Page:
Madame Blavatsky: a seeker of truth — and a fraud

IDEAS delves into one of the great enigmatic figures of the late 19th century: Madame Helena Petrovna Blavatsky. Known as the godmother of the New Age movement, she led the Theosophical Society — a group determined to seek 'no religion higher than the truth.'

The godmother of the New Age movement co-founded modern Theosophy that combined mystical and magical beliefs

Theosophist Madame Helena Petrovna Blavatsky co-founded a monthly journal called Lucifer that was published from September 1887 until August 1897. The cover includes a slogan: 'To bring to light the hidden things of darkness.' (Henry Guttmann Collection/Hulton Archive/Getty Images/Wikimedia )

Helena Petrovna Blavatsky: intellectual, adventurer, occultist, and fraud. 

Madame Blavatsky, as she was often called, was a co-founder of Theosophy, an esoteric late nineteenth-century movement that combined aspects of mystical and magical beliefs with bits and pieces of eastern philosophies bound up in Hindu and Buddhist teachings. Given Theosophy's central role in bringing Asian religious traditions to western cultures, she became known as the godmother of the New Age movement. 

Peter Washington, author of Blavatsky's Baboon, sees Blavatsky as an anti-establishment figure.

"Madame Blavatsky relates to the New Age movement today because she challenged the established order of Christianity. It's an essential feature of the New Age that it's always in opposition. It's always somehow anti-establishment. She became a model for the 'Build Your Own Religion School'. This was something that Blavatsky translated into action." 

A connection to ancient times

Blavatsky was born in Russia in 1831 and talked extensively about leaving home at a young age and wandering the world at a time when a woman's movements were severely restricted. She made some extraordinary, though uncorroborated claims, about fighting side-by-side with Italian revolutionaries, learning from Indigenous peoples in Quebec, and studying with Tibetan mystics despite the fact that 19th century Tibet was closed to Europeans.

Her stories culminated in a claim that she had spent years studying with masters from the past, and moving beyond this world to connect with the next. She said she was a seeker and a seer, connected through time and space to ancient sages.

English theosophist Dr. Annie Besant and Indian theosophist Jiddu Krishnamurti are among some of the more prominent people influenced by Madame Blavatsky. (General Photographic Agency/Getty Images)

In the late 19th century, there was a booming interest in the occult, and Americans and Europeans flocked to mediums and spiritualists to connect with their dead loved ones. The interest in seances was part of a broader Victorian cultural shift when European and American Christians began doubting Biblical accounts of the creation of the world.

Emerging scientific evidence was putting pressure on scriptural literalism and the received creation story. People were looking for something new and different, a way to make sense of a rapidly changing world.

Declared a fraud

In 1870, Blavatsky was in New York City and, taking advantage of this shift, firmly embedded herself in the seance circuit. She was a natural and her seances became extremely popular. Five years later, the charismatic but still mysterious Blavatsky established the Theosophical Society in New York. It described itself as "an unsectarian body of seekers after Truth, who endeavor to promote Brotherhood and strive to serve humanity."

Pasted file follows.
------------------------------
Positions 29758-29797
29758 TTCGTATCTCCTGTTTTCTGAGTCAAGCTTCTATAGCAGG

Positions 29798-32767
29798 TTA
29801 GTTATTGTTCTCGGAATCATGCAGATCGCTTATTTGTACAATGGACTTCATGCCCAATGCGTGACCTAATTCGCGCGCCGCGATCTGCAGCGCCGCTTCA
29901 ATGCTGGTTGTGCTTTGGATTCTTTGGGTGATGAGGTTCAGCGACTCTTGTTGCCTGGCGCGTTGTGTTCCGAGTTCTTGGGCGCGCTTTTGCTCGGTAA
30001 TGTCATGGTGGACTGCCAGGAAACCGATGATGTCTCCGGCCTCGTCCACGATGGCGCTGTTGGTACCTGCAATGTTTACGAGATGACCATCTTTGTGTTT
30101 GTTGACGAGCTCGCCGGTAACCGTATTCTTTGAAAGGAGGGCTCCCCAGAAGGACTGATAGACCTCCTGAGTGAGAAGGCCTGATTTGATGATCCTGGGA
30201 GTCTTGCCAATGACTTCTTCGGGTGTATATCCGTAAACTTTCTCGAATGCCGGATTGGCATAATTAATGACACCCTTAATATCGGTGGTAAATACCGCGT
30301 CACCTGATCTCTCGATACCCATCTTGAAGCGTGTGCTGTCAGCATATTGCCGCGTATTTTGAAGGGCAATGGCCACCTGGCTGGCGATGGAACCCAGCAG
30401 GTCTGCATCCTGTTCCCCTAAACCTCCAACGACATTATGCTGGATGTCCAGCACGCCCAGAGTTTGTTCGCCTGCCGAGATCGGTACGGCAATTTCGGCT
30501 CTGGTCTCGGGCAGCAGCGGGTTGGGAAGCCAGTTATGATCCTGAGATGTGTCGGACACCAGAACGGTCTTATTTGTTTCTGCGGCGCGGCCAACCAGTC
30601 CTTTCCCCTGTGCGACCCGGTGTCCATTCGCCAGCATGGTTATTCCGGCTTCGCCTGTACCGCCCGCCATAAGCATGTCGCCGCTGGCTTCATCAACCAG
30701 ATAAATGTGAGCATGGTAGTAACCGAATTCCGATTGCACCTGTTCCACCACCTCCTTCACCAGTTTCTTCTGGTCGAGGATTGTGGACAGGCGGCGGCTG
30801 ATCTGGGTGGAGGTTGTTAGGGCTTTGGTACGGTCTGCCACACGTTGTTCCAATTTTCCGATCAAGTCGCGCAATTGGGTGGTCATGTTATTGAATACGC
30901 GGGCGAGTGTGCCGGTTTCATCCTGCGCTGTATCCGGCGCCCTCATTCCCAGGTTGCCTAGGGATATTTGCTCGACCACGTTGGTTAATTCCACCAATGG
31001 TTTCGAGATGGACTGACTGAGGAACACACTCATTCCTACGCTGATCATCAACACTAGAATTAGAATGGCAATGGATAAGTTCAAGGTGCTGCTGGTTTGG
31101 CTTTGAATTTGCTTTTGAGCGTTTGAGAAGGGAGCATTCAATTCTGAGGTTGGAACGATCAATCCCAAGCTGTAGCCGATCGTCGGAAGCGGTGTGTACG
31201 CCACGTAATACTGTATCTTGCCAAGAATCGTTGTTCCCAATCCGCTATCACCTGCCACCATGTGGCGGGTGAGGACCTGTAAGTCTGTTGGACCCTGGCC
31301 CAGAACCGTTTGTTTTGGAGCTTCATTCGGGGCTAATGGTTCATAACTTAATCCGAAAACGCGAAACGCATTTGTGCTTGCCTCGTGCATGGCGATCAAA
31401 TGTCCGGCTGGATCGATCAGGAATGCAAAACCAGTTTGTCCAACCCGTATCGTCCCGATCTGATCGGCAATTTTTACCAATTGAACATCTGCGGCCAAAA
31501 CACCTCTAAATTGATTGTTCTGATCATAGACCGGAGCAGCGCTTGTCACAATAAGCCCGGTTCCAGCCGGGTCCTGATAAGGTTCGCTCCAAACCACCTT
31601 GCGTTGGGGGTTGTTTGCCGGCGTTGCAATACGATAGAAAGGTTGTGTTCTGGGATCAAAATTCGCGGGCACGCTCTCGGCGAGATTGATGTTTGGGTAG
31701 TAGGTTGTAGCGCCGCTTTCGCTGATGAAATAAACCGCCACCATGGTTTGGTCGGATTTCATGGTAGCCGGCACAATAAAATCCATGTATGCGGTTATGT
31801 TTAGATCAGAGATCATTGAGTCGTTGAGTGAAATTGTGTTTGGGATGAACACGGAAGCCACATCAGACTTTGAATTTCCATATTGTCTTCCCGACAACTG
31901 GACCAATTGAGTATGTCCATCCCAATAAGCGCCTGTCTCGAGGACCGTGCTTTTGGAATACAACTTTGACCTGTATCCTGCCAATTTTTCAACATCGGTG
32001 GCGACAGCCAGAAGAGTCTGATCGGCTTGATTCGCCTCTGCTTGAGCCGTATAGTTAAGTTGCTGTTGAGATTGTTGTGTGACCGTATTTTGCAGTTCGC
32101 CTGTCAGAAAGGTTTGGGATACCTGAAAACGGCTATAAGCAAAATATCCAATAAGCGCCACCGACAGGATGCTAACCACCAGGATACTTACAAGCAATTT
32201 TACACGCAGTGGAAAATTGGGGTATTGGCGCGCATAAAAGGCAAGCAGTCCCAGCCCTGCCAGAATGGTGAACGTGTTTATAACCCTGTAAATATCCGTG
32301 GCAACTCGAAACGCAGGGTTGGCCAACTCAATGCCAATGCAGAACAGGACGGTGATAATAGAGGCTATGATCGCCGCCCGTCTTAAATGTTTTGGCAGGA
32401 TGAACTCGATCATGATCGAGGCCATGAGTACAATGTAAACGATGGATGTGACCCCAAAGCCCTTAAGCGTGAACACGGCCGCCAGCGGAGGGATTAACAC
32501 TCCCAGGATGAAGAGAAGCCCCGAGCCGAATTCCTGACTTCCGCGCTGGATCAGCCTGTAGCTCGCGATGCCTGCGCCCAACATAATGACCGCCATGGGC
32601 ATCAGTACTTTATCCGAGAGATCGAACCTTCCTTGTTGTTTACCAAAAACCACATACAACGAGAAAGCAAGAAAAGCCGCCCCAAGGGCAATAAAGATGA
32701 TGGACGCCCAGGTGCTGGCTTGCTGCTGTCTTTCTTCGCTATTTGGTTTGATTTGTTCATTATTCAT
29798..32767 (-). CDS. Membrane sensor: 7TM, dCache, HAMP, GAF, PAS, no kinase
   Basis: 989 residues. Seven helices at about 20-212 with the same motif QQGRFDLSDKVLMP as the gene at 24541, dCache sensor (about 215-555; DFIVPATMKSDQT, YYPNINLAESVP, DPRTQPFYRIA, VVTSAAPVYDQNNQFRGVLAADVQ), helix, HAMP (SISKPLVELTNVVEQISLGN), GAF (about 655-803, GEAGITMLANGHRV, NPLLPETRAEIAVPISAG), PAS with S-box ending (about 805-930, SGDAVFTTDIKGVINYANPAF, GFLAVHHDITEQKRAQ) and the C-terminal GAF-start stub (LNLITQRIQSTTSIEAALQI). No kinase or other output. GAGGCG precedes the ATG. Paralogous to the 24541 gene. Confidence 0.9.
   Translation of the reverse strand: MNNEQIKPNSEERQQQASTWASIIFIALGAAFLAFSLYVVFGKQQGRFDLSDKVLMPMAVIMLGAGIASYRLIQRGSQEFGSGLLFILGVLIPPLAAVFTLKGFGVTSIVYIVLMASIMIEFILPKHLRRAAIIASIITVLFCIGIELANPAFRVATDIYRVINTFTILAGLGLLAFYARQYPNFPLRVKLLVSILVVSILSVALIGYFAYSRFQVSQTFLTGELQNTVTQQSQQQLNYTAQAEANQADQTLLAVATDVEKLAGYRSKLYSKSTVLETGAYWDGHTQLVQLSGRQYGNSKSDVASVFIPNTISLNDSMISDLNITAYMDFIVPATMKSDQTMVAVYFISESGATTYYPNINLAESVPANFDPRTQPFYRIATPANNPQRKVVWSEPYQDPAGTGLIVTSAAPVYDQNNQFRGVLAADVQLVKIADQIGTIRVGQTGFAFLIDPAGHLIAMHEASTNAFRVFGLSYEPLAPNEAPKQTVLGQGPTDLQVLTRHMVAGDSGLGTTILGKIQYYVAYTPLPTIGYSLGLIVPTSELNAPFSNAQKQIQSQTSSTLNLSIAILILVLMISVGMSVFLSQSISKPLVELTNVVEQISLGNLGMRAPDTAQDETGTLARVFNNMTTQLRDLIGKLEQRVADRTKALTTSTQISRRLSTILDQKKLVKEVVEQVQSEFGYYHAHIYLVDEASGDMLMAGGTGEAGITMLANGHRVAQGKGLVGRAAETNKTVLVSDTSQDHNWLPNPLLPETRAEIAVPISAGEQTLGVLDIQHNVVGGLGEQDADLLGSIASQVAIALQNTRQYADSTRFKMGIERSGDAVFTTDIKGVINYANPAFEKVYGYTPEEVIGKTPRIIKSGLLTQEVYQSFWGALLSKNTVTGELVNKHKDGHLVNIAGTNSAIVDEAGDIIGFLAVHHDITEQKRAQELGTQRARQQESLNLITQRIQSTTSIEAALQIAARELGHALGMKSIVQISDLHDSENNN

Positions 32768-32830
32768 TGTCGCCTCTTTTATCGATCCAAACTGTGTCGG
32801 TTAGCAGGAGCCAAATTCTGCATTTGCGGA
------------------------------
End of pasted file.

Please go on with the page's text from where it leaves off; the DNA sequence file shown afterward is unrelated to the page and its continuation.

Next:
By 1880, Blavatsky — successful but controversial and divisive — moved to India where she established the organization's international headquarters, and began gathering followers. But her reputation as a spiritualist and possessor of wisdom came to a halt in 1885. After embarking on an investigation of Blavatsky, and motivated by stories of her sensational seances replete with spiritual visions and smashed dishes that would miraculously reconstruct, the Society for Psychical Research in Cambridge declared her a fraud.

"For our part, we regard her as neither the mouthpiece of hidden seers, nor as a mere vulgar adventuress; we think that she has achieved a title to permanent remembrance as one of the most accomplished, ingenious, and interesting imposters in history."

The main building of the Theosophical Society in Adyar, India, 1890. (Wikimedia)

Despite being labelled a fraud, Blavatsky's influence remained and her imprint on what later became the New Age movement is undeniable. Her thinking influenced a range of artists from Gustav Mahler to Wassily Kandinsky to Lawren Harris.

Is there a solution to the enigma of Madame Blavatsky? 

IDEAS contributor Piali Roy suggests that whether or not one believes in any of her stories, she does offer a chance to speculate, to challenge assumptions and beliefs in what is possible.

She adds that perhaps that is the legacy she's left behind. Madame Blavatsky does not give us the answers. She gives us the questions. 

Guests in this episode:

Peter Washington is the author of Madame Blavatsky's Baboon: A History of the Mystics, Mediums, and Misfits Who Brought Spiritualism to America.

Michael Gomes is an independent scholar and long-time student of theosophy.

Joy Dixon is a historian of religion and feminism at the University of British Columbia.

David Reigle is an author and an independent scholar of the Sanskrit scriptures of India and their Tibetan translations.

*This episode originally aired on IDEAS in 1998. It was produced by Mary O'Connell and Piali RoyThe re-broadcast was produced by Naheed Mustafa.

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